I own and ride motorcycles as well. I spend more time on the track on 2 wheels than 4. Both of my sportbikes are S brick house reliable. My 1st gen crossplane is a model of rock solid reliability. A very reputable former AMA tuner did everything he could to try and blow one up on his Dyno and just gave up. The current one isn’t the same. Yamaha decided to compete in the HP wars (top end peak HP numbers) and lots of problems with the current gen motors. No interest. First and foremost for anything I own I need reliability. I don’t care if it’s a lawnmower, a literbike, a car or what. I miss the EVO more now. That motor, you could mod it and as long as you didn’t go to the moon with it, all damn day. I wish we had the same. I remember when Ford was stating they’d have mods available, factory approved tunes, these were factors in the purchase. They were unfulfilled, and I’m good with that. Just not good with a never ending finicky motor that will continue to leak oil. If my motor was high mileage I would accept it. Not with 6700 miles on the ODO. I tend to eliminate problems in my life, not walk with them hand in hand.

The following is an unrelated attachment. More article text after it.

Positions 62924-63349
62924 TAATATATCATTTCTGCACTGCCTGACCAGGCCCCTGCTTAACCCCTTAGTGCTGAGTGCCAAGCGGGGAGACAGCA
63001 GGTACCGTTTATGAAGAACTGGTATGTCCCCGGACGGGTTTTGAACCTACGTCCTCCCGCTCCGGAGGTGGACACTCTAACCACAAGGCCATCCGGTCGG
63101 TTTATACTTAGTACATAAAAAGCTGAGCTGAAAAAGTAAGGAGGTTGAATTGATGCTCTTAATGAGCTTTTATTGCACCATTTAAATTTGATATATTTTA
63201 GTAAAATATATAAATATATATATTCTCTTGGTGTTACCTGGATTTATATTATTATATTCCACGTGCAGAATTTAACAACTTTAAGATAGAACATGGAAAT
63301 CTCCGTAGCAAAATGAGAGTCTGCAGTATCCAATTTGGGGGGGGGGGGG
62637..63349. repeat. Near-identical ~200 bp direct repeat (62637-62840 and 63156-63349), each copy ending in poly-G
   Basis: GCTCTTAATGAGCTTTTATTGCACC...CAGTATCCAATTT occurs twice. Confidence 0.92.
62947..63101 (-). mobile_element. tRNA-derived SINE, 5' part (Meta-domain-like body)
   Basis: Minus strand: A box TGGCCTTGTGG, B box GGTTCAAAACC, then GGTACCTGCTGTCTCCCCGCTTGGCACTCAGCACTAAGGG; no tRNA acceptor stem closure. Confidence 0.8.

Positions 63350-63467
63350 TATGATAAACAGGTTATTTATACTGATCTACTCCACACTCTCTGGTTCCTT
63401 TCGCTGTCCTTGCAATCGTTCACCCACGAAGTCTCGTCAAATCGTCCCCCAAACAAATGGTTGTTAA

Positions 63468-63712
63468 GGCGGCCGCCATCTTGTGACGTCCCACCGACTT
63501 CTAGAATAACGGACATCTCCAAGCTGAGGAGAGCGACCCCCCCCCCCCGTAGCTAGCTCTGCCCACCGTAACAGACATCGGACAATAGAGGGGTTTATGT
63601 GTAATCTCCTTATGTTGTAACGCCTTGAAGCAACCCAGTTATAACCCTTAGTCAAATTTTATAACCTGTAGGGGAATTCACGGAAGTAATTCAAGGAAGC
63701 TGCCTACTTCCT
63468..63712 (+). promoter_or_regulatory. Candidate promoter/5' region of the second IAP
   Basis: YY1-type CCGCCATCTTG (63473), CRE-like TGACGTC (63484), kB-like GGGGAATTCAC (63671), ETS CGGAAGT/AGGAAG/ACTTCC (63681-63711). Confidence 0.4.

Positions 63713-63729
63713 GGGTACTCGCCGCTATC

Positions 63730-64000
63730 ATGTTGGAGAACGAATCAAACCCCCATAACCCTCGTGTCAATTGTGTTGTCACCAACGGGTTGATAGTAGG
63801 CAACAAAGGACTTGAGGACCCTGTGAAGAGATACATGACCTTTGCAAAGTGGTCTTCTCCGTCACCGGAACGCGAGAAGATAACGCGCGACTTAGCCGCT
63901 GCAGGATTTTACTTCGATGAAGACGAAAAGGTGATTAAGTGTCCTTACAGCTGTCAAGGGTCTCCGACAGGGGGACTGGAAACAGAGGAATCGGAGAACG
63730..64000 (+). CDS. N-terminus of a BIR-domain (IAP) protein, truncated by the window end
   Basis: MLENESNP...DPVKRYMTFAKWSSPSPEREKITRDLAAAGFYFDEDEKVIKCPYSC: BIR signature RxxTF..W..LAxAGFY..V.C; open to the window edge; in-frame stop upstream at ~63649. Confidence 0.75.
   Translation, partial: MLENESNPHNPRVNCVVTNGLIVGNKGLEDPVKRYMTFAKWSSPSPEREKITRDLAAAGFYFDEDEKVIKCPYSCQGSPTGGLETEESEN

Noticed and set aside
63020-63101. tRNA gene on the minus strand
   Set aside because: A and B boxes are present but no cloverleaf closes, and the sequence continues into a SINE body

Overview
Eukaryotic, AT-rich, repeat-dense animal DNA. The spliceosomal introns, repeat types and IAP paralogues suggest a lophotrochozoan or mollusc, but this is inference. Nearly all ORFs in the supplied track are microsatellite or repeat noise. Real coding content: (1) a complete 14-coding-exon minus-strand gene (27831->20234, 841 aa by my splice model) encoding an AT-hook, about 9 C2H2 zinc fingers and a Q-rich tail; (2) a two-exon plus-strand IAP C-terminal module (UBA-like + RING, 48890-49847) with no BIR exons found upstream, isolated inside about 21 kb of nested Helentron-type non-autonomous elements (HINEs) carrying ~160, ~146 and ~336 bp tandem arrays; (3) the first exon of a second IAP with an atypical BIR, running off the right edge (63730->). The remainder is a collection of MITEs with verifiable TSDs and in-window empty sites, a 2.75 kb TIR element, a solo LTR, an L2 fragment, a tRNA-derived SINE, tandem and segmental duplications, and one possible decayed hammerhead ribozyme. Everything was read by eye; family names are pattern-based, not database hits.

I'm hearing you. I gave up on genuine quality many years ago I'm afraid. I get my satisfaction from enhancing and refining the package I can afford to buy. My DD is a Ford Kuga(Escape) 2 liter turbo petrol Titanium top of the range. Not a bad car for 45K here. I often look at the BMW X3 which is the equivalent and its about 90K but I dont think you would get twice the quality. If you did I'd consider one.